What if my boss asks me to take on another project?
You wouldn’t tell them an outright no! You could communicate in a very polite and factual way ‘Currently, I am working on x, y, z. If I take on this new project, it is going to compromise the quality of these deliverables. Where would you like me to focus first? What is the priority for you?’
In this way, you have laid out the facts about what you are currently dealing with so they are aware of your load. You have put the ball in their court – what is the priority for them? You are being responsible in terms of ensuring top quality and delivery. After all, it is your reputation on the line if you don’t deliver to a high standard.
Reframe your no
When someone asks you to do something, do you find yourself saying ‘No problem, I’ll get it to you tomorrow’. You put the phone down with a sense of dread. You know your plate is already full and you just agreed to add something else which will put you under even more pressure.
The reason you say yes so eagerly is because you want to be perceived as a super star and a go giver – we all do! We all want to be seen in this light but if you compromise quality for quantity, you will damage your reputation and quite frankly your entire nervous system. The amount of unnecessary pressure is boosting your adrenaline and cortisol levels and will ultimately start wreaking havoc on your health.
Next time someone requests something of you, say ‘Let me check my calendar and I’ll get back to you’. It gives you some breathing room to pause and actually check your priorities and capacity.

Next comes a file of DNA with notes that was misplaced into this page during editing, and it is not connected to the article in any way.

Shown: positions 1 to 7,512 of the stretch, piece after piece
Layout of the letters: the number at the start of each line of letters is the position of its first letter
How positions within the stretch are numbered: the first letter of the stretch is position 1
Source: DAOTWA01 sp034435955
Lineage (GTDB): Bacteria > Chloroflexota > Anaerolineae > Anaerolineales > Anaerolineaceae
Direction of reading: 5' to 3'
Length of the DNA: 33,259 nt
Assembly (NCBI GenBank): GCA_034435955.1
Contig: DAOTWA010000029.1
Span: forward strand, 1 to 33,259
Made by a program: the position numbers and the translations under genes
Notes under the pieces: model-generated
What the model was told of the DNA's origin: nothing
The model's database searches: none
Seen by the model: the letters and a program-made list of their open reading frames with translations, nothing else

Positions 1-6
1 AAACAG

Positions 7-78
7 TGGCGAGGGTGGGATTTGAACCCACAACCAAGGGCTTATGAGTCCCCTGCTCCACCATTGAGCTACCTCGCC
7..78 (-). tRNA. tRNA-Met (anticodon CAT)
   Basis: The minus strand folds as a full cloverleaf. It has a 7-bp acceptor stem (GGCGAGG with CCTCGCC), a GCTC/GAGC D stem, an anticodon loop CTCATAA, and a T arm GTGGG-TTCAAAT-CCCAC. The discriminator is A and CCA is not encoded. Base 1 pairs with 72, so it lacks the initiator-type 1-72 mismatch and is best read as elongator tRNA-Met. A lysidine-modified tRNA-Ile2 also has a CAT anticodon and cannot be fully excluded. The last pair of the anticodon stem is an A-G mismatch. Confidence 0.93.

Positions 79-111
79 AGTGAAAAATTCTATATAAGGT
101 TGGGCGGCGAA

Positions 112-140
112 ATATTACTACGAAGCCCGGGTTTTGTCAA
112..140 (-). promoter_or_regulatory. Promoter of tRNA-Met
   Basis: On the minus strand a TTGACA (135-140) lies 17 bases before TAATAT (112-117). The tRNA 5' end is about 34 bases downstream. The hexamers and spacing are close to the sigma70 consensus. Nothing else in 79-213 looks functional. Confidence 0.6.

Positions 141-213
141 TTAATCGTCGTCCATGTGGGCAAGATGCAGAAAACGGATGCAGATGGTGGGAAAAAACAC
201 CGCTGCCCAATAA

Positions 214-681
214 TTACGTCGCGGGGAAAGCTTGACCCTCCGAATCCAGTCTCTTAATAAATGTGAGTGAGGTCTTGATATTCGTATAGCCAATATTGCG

The trick to reframe your no is to manage expectations – ask them ‘What is the absolute latest you need this by because I am swamped until Tuesday morning. Would Tuesday afternoon or Wednesday work for you?
More often than not they will probably say yes. You added the extra pressure and load – first define the deadline date and work it around your priorities. That way you can stop working around the clock. If it is absolutely, screamingly urgent and it must be done tomorrow then so be it but let this be the worst-case scenario.
2. Manage your Meetings
“Sitting is the new smoking” – Unknown
Meetings have been the bane of your existence long before lockdown. How many times have you complained about sitting in meetings most of the day and only really start your ‘real work’ in the afternoon? Not much has changed. Over the last few weeks, clients and colleagues have expressed frustration that they are sitting all day in front of their computers and barely got a 15-minute break to eat.
Meetings are definitely necessary during this time to maintain team morale and strengthen relationships but here are some best practices that author Seth Godin suggests when it comes to meeting effectiveness:
- Understand that all problems are not the same. So why are your meetings? Does every issue deserve an hour? Why is there a default length?
- Require preparation. Give people things to read or do before the meeting, and if they don’t, kick them out. (Or in this case mute them).
- If someone is more than two minutes later than the last person to the meeting, they have to pay a fine to their favourite charity. This is a big one for me. Even in the office days, there was often an attitude of ‘I can be 10 minutes late because everyone is always 10 minutes late’. This creates a culture of apathy and lack of respect for other people’s time. Starting 10 minutes late inevitably means you are running late for future meetings and a huge contributor to working around the clock.